Summer is quickly approaching, and while summer means beautiful weather and beach days, it also means dangerous UV rays.
Ultraviolet radiation from the sun can cause cumulative damage to your eyes as you age, but you can protect your vision by wearing sunglasses every day, even in cloudy weather.
Here’s what you need to know about choosing the best sunglasses to prevent age-related cataracts and other eye issues over time.
Ensure you are getting the right protection.
The sun and its rays provide many benefits. In small doses, it boosts vitamin D, contributes to stronger bones, aids in a better night’s sleep, improves mood, and helps build a healthier immune system. Unfortunately, the sun also gives off UV radiation that you can’t see or feel, and too much of it can cause significant health problems like sunburn, skin cancer, and severe eye damage.
Before you even check the price tag of potential sunglasses, read the label. Do these glasses block 100% of both UVA and UVB rays? If not, leave them on the rack and keep looking. Too much UV light can cause cataracts, destroy the retina, and damage the lining at the back of the eyes.
Check the fit.
For most of us, style is probably at the top of our priority list for sunglasses. But there are more important things to worry about, especially when it comes to protection. Your sunglasses must be fitted. A pair that doesn’t fit well can let UV rays seep onto your skin and into your eyes. Also, if you choose sunglasses that are comfortable and fit your face properly, you’ll be more inclined to wear them.
Sunglasses that wrap around your eyes are an excellent choice as they can help block stray UV light. They can also keep out sand and other types of debris; those things can be just as dangerous.
Go big or go home.
In most cases, bigger doesn’t always mean better. When it comes to sunglasses, however, bigger is often your best bet. Obviously, with bigger glasses, you are going to get more coverage, and more coverage means more protection for your eyes.
Polarized vs. non-polarized.
Polarized lenses reduce glare at the beach, in the snow, or out on the water. But they don’t take the place of UV protection.
You might see better through them when there’s a lot of light. But they can make it harder to see things like dashboards or screens. It’s important to consider what will work best for you, just make sure that you understand that polarized doesn’t equate to eye protection.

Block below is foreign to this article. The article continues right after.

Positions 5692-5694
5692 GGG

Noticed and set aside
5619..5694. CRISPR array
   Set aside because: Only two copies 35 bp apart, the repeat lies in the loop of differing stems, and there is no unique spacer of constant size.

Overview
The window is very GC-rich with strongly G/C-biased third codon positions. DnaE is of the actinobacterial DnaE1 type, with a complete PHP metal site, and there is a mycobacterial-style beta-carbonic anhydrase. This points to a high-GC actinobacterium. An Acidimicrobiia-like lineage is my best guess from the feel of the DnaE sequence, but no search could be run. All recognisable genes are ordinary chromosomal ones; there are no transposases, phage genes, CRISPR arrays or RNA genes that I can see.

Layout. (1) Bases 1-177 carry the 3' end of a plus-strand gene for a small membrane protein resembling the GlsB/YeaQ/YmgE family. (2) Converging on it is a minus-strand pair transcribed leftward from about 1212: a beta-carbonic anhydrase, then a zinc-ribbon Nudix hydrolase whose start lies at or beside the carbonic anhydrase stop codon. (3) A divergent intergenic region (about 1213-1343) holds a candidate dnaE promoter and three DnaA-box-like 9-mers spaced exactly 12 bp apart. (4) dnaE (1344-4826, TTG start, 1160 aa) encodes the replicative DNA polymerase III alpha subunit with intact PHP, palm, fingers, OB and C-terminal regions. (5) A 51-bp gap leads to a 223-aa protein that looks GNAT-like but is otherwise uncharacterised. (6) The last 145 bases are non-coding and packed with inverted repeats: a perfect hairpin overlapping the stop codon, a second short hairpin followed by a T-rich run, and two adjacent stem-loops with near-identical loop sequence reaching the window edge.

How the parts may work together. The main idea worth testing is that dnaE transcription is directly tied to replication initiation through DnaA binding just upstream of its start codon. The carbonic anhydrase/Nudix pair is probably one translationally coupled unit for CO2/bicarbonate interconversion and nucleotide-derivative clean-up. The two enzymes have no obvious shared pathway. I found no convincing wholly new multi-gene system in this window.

Consider darkness and color.
Just because a lens is dark doesn’t mean it blocks all UV rays. So again, it’s crucial to research and read labels.
Your pupil controls how much light gets in. When you wear darkened lenses, the pupil opens more to let in more light. If your sunglasses aren’t built to block UV rays, you can let more rays into the eye and cause even more damage.
So, what are the best sunglasses for you?
According to the American Academy of Ophthalmology (AAO), the best sunglasses will offer the following:
- 100% UV protection.
- Scratch-resistant lenses.
- High optical quality.
- A larger frame that offers more coverage of eye area.
So be sure all these items are on your shopping list!
When should you wear sunglasses?
The also AAO recommends wearing sunglasses anytime you are outdoors, particularly in the summer, when the level of UV radiation is tripled. Even if it’s a cloudy day don’t leave your glasses at home.
Older people may find the need to wear sunglasses more often than before. This is because the light that passes through the cornea and lens is more scattered, which is a result of the aging process. While this is distracting and annoying it can be alleviated with the use of proper eye wear.
Don’t forget to visit your doctor!
Make it a priority to schedule yearly eye exams, even if your vision seems to be healthy and clear. Routine visits allow your eye care professional to look for signs of cataracts and other vision disorders.
And remember, when it comes to shopping for sunglasses, there is often science behind a higher price tag. With this must-have accessory, you truly get what you pay for. The right pair is out there, and they should include both protection and a comfortable price point.
We’re happy to guide you to the best pair of sunglasses when you’re ready to take the plunge. But don’t delay—summer is almost here, and it’s only going to get brighter!